# Rule of Transposition/Formulation 1/Reverse Implication/Proof

## Theorem

- $\neg q \implies \neg p \vdash p \implies q$

## Proof

By the tableau method of natural deduction:

Line | Pool | Formula | Rule | Depends upon | Notes | |
---|---|---|---|---|---|---|

1 | 1 | $\neg q \implies \neg p$ | Premise | (None) | ||

2 | 2 | $p$ | Assumption | (None) | ||

3 | 2 | $\neg \neg p$ | Double Negation Introduction: $\neg \neg \mathcal I$ | 2 | ||

4 | 1, 2 | $\neg \neg q$ | Modus Tollendo Tollens (MTT) | 1, 3 | ||

5 | 1, 2 | $q$ | Double Negation Elimination: $\neg \neg \mathcal E$ | 4 | ||

6 | 1 | $p \implies q$ | Rule of Implication: $\implies \mathcal I$ | 2 – 5 | Assumption 2 has been discharged |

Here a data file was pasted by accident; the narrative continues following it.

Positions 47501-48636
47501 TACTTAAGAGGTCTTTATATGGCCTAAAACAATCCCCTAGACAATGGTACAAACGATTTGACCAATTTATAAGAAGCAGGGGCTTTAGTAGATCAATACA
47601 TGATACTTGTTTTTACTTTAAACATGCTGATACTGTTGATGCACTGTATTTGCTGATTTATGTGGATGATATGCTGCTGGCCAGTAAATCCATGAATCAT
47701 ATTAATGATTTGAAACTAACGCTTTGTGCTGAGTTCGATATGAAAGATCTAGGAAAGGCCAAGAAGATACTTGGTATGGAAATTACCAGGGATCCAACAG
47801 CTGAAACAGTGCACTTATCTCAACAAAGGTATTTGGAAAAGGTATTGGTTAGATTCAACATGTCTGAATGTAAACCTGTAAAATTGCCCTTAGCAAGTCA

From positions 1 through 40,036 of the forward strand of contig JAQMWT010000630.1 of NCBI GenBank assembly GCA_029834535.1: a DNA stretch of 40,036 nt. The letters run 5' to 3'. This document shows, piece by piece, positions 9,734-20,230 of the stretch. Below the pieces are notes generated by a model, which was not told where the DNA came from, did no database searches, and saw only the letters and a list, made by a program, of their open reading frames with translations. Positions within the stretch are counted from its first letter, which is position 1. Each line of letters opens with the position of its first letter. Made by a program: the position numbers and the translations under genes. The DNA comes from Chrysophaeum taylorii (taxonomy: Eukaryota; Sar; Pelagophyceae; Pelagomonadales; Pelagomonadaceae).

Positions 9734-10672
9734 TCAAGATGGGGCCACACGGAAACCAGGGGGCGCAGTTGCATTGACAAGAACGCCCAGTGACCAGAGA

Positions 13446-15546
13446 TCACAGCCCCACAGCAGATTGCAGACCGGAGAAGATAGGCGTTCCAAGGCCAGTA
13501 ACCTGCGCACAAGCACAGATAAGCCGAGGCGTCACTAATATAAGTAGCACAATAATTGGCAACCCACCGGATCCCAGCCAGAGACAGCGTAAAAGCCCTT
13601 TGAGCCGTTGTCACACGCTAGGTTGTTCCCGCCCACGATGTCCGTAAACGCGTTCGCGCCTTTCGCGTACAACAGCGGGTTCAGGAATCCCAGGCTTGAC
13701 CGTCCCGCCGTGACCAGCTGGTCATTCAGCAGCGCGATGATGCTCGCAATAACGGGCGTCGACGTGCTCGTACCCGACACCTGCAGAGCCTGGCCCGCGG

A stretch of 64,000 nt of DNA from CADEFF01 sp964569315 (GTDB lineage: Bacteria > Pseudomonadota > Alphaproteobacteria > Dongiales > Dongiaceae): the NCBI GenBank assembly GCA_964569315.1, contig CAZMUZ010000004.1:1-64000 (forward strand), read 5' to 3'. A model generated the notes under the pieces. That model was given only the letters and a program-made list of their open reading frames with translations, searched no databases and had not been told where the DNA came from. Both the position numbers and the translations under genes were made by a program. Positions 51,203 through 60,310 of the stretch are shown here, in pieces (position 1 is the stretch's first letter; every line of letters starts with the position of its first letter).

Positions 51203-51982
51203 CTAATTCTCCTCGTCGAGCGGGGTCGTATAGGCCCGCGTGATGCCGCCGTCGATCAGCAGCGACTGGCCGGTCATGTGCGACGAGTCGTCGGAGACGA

$\blacksquare$

## Law of the Excluded Middle

This theorem depends on the Law of the Excluded Middle, by way of Double Negation Elimination.

This is one of the axioms of logic that was determined by Aristotle, and forms part of the backbone of classical (Aristotelian) logic.

However, the intuitionist school rejects the Law of the Excluded Middle as a valid logical axiom. This in turn invalidates this theorem from an intuitionistic perspective.

## Sources

- 1996: H. Jerome Keisler and Joel Robbin:
*Mathematical Logic and Computability*: $\S 1.13$ - 2000: Michael R.A. Huth and Mark D. Ryan:
*Logic in Computer Science: Modelling and reasoning about systems*: $\S 1.2.1$: Exercise $1.5: \ 1 \ \text{(a)}$